The human Ad is classified into six subgroups, ranging from A to

The human Ad is classified into six subgroups, ranging from A to F [2]. Most Ad serotypes belong to subgroups A, C, D, E, and F and use the coxsackievirus and adenovirus receptor (CAR) as a cellular receptor [3]. Ad serum type 5 (Ad5, subgroup C) has well-defined biological properties and has been widely used selleck screening library as a vector in gene therapy and vaccine development. Results from human and non-human primate

studies suggest that deficient Ad vectors induce antigen-specific cell-mediated immune responses in vivo [4], [5] and [6]. The Ad5 vector is of particular interest since its safety has been proven in clinical trials; it is of high quality; and it can be produced easily [4], [5], [6], [7] and [8]. Unfortunately, a recent large-scale phase IIb clinical trial showed that subjects vaccinated 3 times with the Ad5 vector expressing HIV Gag, Pol, and Nef were not protected against HIV infection. Vaccination did not reduce the HIV viral load or improve the CD4

T cell count after HIV infection occurred in the trial participants [9]. Furthermore, a two-fold increase in HIV acquisition was observed among Buparlisib in vivo vaccinated recipients, along with increased Ad5-neutralizing antibody titers, when compared with the increase in placebo recipients. This probably occurred because vaccination provides a more conducive environment for HIV replication via the activation of dendritic cells by the Ad5–antibody complex [10]. Another viral vector used in this study was the MVA virus. MVA is derived from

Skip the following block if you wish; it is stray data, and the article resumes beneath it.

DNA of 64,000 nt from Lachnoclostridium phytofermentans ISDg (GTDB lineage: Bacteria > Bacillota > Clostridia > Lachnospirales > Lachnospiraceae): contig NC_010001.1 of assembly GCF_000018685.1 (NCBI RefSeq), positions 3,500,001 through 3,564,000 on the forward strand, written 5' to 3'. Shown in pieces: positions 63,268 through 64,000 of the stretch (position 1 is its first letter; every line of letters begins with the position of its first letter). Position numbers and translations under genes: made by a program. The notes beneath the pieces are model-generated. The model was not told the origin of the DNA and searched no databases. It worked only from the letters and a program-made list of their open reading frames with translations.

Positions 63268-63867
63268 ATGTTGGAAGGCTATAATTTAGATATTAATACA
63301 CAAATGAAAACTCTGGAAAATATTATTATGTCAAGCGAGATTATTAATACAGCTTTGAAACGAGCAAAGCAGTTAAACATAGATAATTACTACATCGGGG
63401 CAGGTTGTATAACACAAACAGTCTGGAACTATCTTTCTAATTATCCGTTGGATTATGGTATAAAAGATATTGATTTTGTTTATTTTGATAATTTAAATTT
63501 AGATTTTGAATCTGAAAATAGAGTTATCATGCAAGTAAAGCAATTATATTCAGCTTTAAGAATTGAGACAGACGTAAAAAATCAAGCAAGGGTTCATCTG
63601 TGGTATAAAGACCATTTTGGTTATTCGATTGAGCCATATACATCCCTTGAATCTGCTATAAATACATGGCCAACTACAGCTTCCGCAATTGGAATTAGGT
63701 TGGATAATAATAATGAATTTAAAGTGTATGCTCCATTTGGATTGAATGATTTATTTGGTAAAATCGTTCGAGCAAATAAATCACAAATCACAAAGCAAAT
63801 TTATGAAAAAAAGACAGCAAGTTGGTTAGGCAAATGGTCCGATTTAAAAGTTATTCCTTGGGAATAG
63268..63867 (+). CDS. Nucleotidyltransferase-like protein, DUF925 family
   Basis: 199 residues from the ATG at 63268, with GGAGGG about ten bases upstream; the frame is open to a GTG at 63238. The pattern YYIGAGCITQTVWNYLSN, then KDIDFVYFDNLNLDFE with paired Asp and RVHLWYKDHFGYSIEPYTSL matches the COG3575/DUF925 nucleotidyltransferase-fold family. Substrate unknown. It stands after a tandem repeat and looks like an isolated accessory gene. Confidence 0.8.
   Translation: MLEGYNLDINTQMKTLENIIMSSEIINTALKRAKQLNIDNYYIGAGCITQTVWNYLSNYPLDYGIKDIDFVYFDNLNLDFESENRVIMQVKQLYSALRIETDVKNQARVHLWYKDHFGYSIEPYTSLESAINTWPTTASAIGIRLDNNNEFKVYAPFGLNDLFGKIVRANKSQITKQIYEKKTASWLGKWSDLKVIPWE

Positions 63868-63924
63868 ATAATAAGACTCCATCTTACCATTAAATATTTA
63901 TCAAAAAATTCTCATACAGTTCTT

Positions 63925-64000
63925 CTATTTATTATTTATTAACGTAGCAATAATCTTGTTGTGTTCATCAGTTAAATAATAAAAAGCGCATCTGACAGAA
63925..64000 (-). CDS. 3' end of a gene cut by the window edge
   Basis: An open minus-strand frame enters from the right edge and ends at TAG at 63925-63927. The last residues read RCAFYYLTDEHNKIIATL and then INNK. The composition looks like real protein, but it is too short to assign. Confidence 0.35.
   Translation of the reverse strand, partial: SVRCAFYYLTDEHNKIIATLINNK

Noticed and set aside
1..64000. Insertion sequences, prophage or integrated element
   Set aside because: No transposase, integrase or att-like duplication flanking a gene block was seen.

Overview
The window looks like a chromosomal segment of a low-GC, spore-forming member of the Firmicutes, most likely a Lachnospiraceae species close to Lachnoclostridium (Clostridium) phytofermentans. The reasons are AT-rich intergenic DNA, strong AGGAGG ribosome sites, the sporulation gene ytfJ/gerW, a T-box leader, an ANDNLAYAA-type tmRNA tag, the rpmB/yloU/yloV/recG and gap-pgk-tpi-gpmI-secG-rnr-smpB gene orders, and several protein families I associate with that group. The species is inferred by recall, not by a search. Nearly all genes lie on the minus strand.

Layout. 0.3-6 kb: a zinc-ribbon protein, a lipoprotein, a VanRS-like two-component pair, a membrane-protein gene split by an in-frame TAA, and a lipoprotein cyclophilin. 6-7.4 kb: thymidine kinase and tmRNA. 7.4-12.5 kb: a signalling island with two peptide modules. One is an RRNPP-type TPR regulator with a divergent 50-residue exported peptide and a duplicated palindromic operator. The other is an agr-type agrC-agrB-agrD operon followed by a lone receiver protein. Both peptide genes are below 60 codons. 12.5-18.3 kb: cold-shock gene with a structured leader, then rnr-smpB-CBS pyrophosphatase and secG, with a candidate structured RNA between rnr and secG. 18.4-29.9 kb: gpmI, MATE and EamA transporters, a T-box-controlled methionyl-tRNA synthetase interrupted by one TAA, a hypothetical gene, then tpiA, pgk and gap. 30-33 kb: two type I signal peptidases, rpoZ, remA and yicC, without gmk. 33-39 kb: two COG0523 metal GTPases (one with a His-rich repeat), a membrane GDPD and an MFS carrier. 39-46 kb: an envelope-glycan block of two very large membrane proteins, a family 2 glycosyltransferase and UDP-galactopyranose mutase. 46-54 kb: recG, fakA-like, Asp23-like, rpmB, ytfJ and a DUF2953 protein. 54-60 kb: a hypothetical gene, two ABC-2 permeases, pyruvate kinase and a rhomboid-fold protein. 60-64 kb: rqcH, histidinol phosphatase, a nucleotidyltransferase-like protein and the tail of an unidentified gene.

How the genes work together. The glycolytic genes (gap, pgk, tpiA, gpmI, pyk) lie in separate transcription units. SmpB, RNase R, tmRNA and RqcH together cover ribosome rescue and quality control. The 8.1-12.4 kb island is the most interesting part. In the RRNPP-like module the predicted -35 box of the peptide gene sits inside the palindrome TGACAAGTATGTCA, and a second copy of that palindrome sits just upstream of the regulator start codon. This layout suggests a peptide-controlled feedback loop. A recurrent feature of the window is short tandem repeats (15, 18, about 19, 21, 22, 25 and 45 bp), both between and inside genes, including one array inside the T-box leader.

live vaccinia virus by more than 500 passages in chicken embryo fibroblast cells. It loses 15% of the genome compared to its parent Resveratrol vaccinia virus, leading to severe restriction in replication and virulence processes [11] and [12]. In humans, MVA is a replication-deficient virus. MVA has been safely administered to approximately 120,000 individuals as smallpox vaccine [13], and it has been clinically tested as a vaccine vector against other diseases such as HIV and cancer [14]. Since no single viral vector has been able to protect against HIV infection in clinical trials, the prime-boost regimen using different vaccines has been explored in animal models and has been found to elicit much higher immune response than a single vaccine [6], [15], [16], [17] and [18]. However, the effect of the two viral vectors when administered simultaneously is unclear because both the Ad virus and MVA virus are double-stranded, and their viral protein and genome DNA are capable of inducing innate immune responses [19], [20], [21], [22], [23] and [24], resulting in type I interferon (IFN) secretion following activation of adaptive immunity. On the other hand, type I interferon has innate antiviral activity against a variety of viruses. In this study, we co-administered Ad and MVA vectors encoding the HIV-1 gp160 Env gene or reporter genes to mice.

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